Scheduled Learning and Teaching ActivitiesGuided independent studyPlacement / study abroad

Details of learning activities and teaching methods

CategoryHours of study timeDescription
Scheduled Learning and Teaching8Introductory lecture material and discussion
Scheduled Learning and Teaching4Seminar discussion
Scheduled Learning and Teaching54Practicals, observation and participation in experiments; virtual, visual and physical self-study packs.
Guided Independent Study244Independent study

Formative assessment

Form of assessmentSize of the assessment (eg length / duration)ILOs assessedFeedback method
Experiment design exercise500 words1-2,4-8Mark plus written feedback

Summative assessment (% of credit)

CourseworkWritten examsPractical exams

Details of summative assessment

Form of assessment% of creditSize of the assessment (eg length / duration)ILOs assessedFeedback method
Reflective journal 603500 words1-3, 4-8Mark plus written feedback
Individual experimental design assignment401500 words1-5, 8-9Mark plus written and oral feedback

Details of re-assessment (where required by referral or deferral)

Original form of assessmentForm of re-assessmentILOs re-assessedTimescale for re-assessment
Reflective journal Reflective journal (3500 words)1-3, 4-8Referral/Deferral period
Individual experimental design assignmentIndividual assignment (1500 words)1-5, 8-9Referral/Deferral period

Re-assessment notes

Deferral – if you miss an assessment for certificated reasons judged acceptable by the Mitigation Committee, you will normally be either deferred in the assessment or an extension may be granted. The mark given for a re-assessment taken as a result of deferral will not be capped and will be treated as it would be if it were your first attempt at the assessment.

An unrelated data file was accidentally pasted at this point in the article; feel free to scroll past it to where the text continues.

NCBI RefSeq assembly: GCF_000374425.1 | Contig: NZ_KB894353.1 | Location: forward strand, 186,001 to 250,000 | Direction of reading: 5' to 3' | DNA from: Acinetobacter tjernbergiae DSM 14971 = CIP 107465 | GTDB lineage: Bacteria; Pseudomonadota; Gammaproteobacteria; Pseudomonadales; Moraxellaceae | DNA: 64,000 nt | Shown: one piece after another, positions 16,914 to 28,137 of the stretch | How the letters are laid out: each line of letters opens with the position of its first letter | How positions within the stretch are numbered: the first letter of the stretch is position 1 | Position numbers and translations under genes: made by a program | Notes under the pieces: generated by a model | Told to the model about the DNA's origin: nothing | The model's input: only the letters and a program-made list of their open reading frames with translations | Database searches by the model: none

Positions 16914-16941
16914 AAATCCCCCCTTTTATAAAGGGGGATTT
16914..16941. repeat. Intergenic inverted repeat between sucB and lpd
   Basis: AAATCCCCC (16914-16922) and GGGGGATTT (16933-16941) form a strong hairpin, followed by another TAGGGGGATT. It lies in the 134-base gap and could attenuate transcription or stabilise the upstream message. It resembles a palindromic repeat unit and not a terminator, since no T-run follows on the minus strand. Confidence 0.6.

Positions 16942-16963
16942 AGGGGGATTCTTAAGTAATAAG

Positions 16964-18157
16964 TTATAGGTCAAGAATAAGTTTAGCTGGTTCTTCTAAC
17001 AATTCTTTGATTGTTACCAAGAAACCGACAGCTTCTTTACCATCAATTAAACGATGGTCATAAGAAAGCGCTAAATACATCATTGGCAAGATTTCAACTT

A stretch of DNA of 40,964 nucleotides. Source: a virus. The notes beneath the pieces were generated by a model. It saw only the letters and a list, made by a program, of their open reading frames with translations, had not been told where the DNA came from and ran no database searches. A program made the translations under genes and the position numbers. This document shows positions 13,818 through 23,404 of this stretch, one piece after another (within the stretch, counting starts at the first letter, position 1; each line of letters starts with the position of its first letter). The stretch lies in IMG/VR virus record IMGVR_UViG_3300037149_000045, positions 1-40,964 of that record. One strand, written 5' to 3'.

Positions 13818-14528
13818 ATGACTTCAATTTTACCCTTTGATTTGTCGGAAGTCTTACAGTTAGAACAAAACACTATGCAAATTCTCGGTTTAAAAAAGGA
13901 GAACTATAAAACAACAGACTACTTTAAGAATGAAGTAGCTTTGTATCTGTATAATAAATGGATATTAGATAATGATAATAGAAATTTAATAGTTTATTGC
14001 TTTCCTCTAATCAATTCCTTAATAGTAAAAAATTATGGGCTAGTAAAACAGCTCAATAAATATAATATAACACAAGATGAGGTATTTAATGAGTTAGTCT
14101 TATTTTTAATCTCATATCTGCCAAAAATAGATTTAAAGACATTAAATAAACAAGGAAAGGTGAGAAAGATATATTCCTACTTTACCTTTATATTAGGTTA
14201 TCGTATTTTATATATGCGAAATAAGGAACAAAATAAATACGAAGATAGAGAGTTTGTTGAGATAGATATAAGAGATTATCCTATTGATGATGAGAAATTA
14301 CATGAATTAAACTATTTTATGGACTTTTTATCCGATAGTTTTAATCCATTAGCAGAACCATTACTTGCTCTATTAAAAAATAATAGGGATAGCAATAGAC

Referral – if you have failed the module overall (i.e. a final overall module mark of less than 50%) you will be required to submit a further assessment as necessary. The mark given for a re-assessment taken as a result of referral will be capped at 50%.

Indicative learning resources - Basic reading

Basic reading:

  • Bradley, B. Flintknapping with Bruce Bradley (DVD) Cortez, Colorado: INTERpark
  • Fullagar, R. (ed) 1998: A Closer Look: Recent Australian Studies of Stone Tools. Sydney: Sydney University.
  • Hurcombe, L. 1992: Obsidian Usewear Analysis: Theory, Experiments, Results. Sheffield: Sheffield Academic Press.
  • Hurcombe, L. 2014: Perishable Material Culture in Prehistory, London: Routledge
  • Hurcombe, L. and Cunningham P. (ed.s) 2016: The Life Cycle of Structures in Experimental Archaeology, Leiden: Sidestone.
  • Juleff, G. 1998: Iron and Steel in Sri Lanka Mainz am Rhein: Verlag Philipp von Zabern.
  • Outram, A. 2008 Introduction to experimental archaeology, World Archaeology 40:1-6
  • Outram, A. and P. Rowley-Conwy 1998: Meat and marrow utility indices for horse (Equus) Journal of Archaeological Science 25, 839-849.
  • Rye, O. 1981: Pottery Technology Washington: Taraxatum.
  • Whittaker, J. 1994 Flintknapping: Making and Understanding Stone Tools Austin: University of Texas Press.

There will also be a video library associated with this course.

Indicative learning resources - Web based and electronic resources

ELE – 

Key words search

Archaeology, Experimental, Practical

Credit value30
Module ECTS


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NQF level (module)


Available as distance learning?


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Last revision date